Third Mental Break

Life can build up slowly to a load roar. What were once soft murmurs of life’s day-to-day struggles can become a deafening roar without you ever remembering the volume increasing.

It seemed one day that my ears burst with the noise of my life. The constant struggle with this thing or that thing became a heavy burden that crumpled my mind. It was done; time to shut down; not really wanting death, but the release of sleep would be just fine. A long, deep sleep, with the promise of better on the other side. A week might be enough, maybe two would be better.

A phone call ending in sobbing tears, and an admission that made my soul scream and my heart feel like it was being ripped from its position in my chest. I let the words I had been feeling – for what I realized was probably months – fly from my mouth. “I want Brian, Ella and Bre to leave. And I don’t want to want that!”

My mom swept down with the aid of a friend and I was taken to the local hospital. I handed over my phone, my purse, and my responsibilities to the promise in her voice that it would all be taken care of. I had to take care of me if I were to remain to even see the pieces of what would be left after this.

This would be my first time in a mental health facility. And I must say, it was not what I expected. The people were nice, but firm. My first 24-48 hours was probably like most peoples’. I was lost, I was weepy, I took Ativan for the first time in my life. I reorganized their entire pile of mixed up puzzle pieces, broken crayons, and coloring sheets. I was started on a sleep aid and I did need it there, as it was never dark, and I shared a room with 5 other girls and their bathroom schedules.

It was day 3 when I could start to think about the pieces of my life. What pieces would I be able to pick up where I had left them and what pieces needed to be left on the ground? I made 10-minute phone calls, attempting to unstress and adjust to medication, while trusting others to put my puzzle together from 3 hours away.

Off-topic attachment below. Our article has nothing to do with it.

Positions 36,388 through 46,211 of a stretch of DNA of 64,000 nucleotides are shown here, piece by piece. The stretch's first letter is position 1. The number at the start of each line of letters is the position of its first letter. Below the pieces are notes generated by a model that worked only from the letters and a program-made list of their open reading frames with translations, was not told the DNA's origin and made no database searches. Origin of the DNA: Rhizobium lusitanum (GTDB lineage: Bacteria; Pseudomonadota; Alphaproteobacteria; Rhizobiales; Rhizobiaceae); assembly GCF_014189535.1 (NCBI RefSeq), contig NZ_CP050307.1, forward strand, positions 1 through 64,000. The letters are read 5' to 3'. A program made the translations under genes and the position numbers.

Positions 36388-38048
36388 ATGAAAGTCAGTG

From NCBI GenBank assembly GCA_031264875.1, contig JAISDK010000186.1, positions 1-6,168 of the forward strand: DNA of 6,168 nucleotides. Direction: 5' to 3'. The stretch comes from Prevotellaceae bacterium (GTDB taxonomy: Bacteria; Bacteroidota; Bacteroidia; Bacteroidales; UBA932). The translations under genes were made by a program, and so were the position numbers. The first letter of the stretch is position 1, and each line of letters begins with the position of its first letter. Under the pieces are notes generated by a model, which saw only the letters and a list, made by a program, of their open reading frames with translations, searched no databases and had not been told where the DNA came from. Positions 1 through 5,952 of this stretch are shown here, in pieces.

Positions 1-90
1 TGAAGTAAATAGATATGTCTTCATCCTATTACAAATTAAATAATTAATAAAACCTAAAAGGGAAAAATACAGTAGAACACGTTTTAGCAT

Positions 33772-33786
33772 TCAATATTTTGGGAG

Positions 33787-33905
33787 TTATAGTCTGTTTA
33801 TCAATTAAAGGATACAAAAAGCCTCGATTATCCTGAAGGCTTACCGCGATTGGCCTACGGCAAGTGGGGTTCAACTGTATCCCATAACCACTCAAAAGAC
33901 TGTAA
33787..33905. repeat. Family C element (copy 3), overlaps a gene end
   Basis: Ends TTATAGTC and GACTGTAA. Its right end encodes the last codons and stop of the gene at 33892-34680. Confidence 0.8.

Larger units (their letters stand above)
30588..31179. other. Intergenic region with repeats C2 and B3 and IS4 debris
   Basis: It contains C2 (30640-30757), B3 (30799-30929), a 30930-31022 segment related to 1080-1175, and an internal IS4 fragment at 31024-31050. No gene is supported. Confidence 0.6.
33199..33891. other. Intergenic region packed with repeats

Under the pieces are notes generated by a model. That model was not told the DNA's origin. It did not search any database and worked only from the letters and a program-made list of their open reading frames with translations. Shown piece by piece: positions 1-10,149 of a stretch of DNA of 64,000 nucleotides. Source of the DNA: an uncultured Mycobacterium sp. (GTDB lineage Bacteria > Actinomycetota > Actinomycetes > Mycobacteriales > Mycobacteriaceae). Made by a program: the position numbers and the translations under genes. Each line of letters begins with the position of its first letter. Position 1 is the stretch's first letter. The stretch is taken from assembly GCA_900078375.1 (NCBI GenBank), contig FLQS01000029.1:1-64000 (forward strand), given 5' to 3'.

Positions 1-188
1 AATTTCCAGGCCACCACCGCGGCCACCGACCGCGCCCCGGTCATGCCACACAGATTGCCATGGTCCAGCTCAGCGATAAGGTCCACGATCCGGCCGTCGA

My household turned into an upheaval of stress, fights, and arguments. You see, Tanya had gone away. That person that never said “No” and ran around fixing the sinking ship was gone. The ship was sinking, and the passengers noticed that they were actually in a hurricane. It didn’t help that the 1st mate was telling everyone that the caption had abandoned ship. No one would believe her because Captains do not abandon ship.

When my time was up at the mental health facility, I still refused to come home. I had made some hard, but firm decisions and new I would crumble if I went back home straight away. That the soft murmurs would pull me back down into their rhythm and I wouldn’t notice the roaring again until it was to late. I escaped to my sister’s house, where I remained for about 2 weeks.

Things are still not were they should be, even 2 months after my release. I am still ridden with guilt that I will probably never get over. While I only “abandoned” my birth children for a little while, they have now seen that I am a fragile shell that can be lost. My stepchildren, (I cringe to even call them that. I working so hard throughout the years to make no difference in my heart between birth and non-birth children) have seen that I was incapable of giving them the time, energy and bits of myself I so badly wanted to give them. I failed them, and for Ella that is two mothers failed. She needed me not to fail.

I have a new job. I tried to choose one without death.

I have a new lover, a partner, an old love that was easily rekindled into the burning flame that was there years ago. I feel in love and scared out of my mind at the thought. I chose Brain because being in love is not always a good thing. I was never “in love” with Brain. You lose control in love. You lose yourself in love. You lose who you were and become someone new and sometimes that person is not who you thought you were. In love is terrifying and joyful and passionate, and I am lost.

Author: Tanya Gadd

Tanya lives in Northeast Georgia with her well-loved, ungrateful children, one of whom won't do her homework, even under punishment of death. When not being a full-time mom, the rest of her time is spent working as a Certified Nursing Assistant, but her secret inner-life reveals her to be an avid reader who is always writing stories in her mind. Tanya hopes eventually to live in a world with few people, no phones, an awesome Internet, and more science fiction/fantasy books than she can ever hope to read.

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